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Matter of Moras

Decided: February 26, 1993.

IN THE MATTER OF HUGO L. MORAS, AN ATTORNEY-AT-LAW


On an order to show cause why respondent should not be disbarred or otherwise disciplined.

Chief Justice Wilentz and Justices Clifford, Handler, Pollock, O'Hern, Garibaldi, and Stein join in this opinion.

Per Curiam

Per Curiam

Following an audit performed in the fall of 1986 by the Office of Attorney Ethics (OAE), the District VB Ethics Committee (DEC) on August 1, 1989, filed a complaint charging respondent, Hugo L. Moras, with record-keeping violations, commingling of personal and trust funds, and knowing misappropriation of client funds. Respondent, who has never had any other ethics complaints filed against him, does not dispute the charges of record-keeping violations or commingling. Furthermore, he has taken the necessary steps to prevent a recurrence of those charges. The critical charge is that of knowing misappropriation.

That charge arose from a transaction described as "the Hughes Matter." In that matter the DEC found that respondent was guilty of knowing misappropriation. The Disciplinary Review Board (DRB) disagreed, finding that the OAE had not proved by clear and convincing evidence that the misappropriation had been knowing.

As described by the DRB, the relevant facts in the Hughes matter are:

Isabel Hughes was respondent's friend of long-standing. Also, as an employee of her husband's real estate agency, she referred numerous clients to respondent. On November 20, 1985, Mrs. Hughes telephoned respondent to request that he issue to her order a check from his trust account in the amount of $17,900. The check was designed to set aside a judgment of foreclosure on real property in which Mrs. Hughes had an interest. According to Mrs. Hughes, the attorneys for the mortgagee insisted on receiving either a certified or a trust account check. Hence her request to respondent for a trust account check, which was to be covered by a corresponding check from her.

On the afternoon of November 20, 1985, Mrs. Hughes stopped by respondent's office to pick up the trust account check and deliver her check to him. She gave respondent two checks: one for $2,664 from a John J. Scura, payable to Isabel and Walter Hughes and endorsed over to respondent, and the other for $15,236, in the form of a personal check from Mrs. Hughes. Respondent, in turn, issued a trust account check No. 673 for $17,900, dated November 20, 1985, and payable to Isabel Hughes.

There is little agreement about what happened immediately after the exchange of the checks. According to the OAE auditor, respondent confessed to him that, before he issued the $17,900 trust account check, he telephoned Mrs. Hughes' bank to determine if there were sufficient funds in her account. The bank informed him that there were not. Still according to the auditor, despite this knowledge, respondent issued the trust account check to Mrs. Hughes. Respondent also admitted to the auditor that he had not immediately deposited the $15,000 Hughes check because of the lack of sufficient funds. In fact, respondent never deposited this check in his trust account.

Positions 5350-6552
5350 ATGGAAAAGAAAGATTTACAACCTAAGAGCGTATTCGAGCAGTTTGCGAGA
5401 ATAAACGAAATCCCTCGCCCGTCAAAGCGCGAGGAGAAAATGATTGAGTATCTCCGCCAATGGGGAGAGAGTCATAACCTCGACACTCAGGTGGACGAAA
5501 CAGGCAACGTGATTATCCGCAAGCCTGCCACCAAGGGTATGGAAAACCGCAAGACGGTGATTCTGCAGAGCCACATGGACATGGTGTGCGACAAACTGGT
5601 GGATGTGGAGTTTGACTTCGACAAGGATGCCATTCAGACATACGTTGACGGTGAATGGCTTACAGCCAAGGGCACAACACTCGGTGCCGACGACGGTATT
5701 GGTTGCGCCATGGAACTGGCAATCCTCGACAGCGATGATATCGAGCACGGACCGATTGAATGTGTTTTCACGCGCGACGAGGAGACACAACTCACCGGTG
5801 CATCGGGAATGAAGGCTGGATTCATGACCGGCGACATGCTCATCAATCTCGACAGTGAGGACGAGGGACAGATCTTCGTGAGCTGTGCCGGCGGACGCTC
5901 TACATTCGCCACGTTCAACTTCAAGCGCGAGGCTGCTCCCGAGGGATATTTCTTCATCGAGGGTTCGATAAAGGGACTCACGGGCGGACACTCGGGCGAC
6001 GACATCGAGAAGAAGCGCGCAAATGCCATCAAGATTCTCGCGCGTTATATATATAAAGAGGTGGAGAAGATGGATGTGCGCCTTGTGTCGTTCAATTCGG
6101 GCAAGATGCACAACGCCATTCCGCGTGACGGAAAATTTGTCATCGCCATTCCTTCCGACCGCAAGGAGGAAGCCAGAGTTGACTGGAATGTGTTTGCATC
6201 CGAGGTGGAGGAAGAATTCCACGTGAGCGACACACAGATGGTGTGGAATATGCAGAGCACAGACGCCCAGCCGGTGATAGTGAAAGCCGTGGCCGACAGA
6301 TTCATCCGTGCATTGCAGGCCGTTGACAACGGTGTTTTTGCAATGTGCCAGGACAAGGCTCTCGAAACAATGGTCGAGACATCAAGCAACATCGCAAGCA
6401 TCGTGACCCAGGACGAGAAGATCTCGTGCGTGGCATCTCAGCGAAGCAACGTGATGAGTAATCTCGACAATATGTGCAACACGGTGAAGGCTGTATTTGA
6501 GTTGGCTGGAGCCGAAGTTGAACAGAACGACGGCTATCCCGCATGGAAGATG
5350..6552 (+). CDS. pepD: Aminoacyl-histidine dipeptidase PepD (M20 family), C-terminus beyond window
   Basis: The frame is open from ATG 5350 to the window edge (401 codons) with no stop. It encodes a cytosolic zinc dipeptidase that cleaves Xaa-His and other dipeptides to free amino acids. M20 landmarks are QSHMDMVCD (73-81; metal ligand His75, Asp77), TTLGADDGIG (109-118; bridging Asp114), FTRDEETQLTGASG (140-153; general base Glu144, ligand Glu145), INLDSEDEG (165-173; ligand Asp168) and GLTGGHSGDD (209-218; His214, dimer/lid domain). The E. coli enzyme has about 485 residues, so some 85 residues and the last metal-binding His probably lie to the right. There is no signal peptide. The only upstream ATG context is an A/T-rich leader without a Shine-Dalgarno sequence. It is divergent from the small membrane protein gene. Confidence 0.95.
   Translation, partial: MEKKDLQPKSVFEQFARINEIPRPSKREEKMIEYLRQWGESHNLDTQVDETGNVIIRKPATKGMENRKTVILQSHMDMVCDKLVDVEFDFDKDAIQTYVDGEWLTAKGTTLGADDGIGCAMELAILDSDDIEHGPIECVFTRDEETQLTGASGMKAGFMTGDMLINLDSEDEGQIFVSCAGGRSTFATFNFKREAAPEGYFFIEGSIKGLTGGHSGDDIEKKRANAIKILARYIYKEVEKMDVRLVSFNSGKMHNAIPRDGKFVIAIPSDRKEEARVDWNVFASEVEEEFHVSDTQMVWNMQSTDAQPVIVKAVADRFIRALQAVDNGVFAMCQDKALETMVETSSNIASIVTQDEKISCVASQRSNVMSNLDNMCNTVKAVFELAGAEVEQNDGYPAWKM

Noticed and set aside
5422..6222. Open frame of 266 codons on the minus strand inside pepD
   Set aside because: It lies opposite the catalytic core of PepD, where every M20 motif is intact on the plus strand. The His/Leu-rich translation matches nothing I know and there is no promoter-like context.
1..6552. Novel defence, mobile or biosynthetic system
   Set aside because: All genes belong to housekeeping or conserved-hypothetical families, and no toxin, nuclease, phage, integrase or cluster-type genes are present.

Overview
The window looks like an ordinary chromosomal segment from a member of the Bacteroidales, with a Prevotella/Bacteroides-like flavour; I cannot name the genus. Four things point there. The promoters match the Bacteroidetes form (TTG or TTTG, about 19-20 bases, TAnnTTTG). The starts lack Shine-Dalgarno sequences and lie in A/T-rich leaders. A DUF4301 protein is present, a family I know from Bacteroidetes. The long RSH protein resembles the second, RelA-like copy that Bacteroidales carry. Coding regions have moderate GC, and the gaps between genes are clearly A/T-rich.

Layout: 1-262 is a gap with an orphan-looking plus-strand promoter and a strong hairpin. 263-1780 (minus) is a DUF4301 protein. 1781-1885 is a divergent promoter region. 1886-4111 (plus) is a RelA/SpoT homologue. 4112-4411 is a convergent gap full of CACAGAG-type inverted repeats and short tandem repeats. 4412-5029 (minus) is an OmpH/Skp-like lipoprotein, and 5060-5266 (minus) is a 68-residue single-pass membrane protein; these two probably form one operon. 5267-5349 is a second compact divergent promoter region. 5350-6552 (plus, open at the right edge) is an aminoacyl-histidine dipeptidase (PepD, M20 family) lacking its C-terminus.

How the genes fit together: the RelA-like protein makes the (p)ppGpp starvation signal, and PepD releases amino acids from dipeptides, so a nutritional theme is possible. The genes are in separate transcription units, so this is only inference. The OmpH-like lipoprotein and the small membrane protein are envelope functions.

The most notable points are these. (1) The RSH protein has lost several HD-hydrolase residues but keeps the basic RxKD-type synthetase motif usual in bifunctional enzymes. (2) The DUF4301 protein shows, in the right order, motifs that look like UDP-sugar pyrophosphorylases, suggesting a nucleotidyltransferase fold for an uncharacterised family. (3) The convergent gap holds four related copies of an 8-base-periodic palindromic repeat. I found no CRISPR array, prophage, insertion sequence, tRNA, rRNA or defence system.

Mrs. Hughes, in turn, testified that, at the time that she presented the checks to respondent, she believed that there were enough funds in her account to cover them because she had arranged for a friend to advance her equivalent funds. She admitted that she still had not deposited the friend's check in her account when she gave respondent the $15,000 check, but she knew that her friend had more than enough funds in her account to cover the loan. Much to her dismay, however, two or three days after respondent issued her the $17,900 check, she learned from him that her account did not contain $15,000, presumably because her friend's check was not negotiable. Mrs. Hughes denied any suggestions that she had disclosed to respondent that her own check was not good at the time that she presented it to him.

Respondent's testimony was at odds with the OAE auditor's. According to respondent, Mrs. Hughes had first told him that the checks that would be exchanged for his trust account check were from a bankruptcy trustee and from the Hughes agency. When he gave Mrs. Hughes the $17,900 check, he did not examine the two checks. The following day, he discovered that, contrary to his belief, the $15,000 check was not a company check, but, instead, Mrs. Hughes' personal check. He then telephoned the bank and found out that her account had insufficient funds to cover his trust account check. He quickly contacted Mrs. Hughes, who assured him that the funds would be in the account immediately. Notwithstanding this promise, Mrs. Hughes did not give the funds to respondent forthwith and, in fact, never repaid the $15,000 in full, as seen below.

Respondent admitted that he did not stop payment on the check, although he had the opportunity to do so. He candidly testified that

I felt that I would start a chain reaction down the line that would probably be catastrophic, and I mean call me naive or bad judgment, but she told me she would give me the money. This woman had never done anything to make me think she was dishonest because I had dealt with her. I had believed her. Looking back, in hindsight, it was probably the worst thing I have ever done in my career, but I trusted her. That's what it came down to here.

The $17,900 check cleared respondent's trust account on November 27, 1985, thereby invading client funds. At the DEC hearing, respondent conceded that the $17,900 withdrawal caused him to be out of trust, although no checks were ever returned for insufficient funds. Respondent also admitted that he did ...


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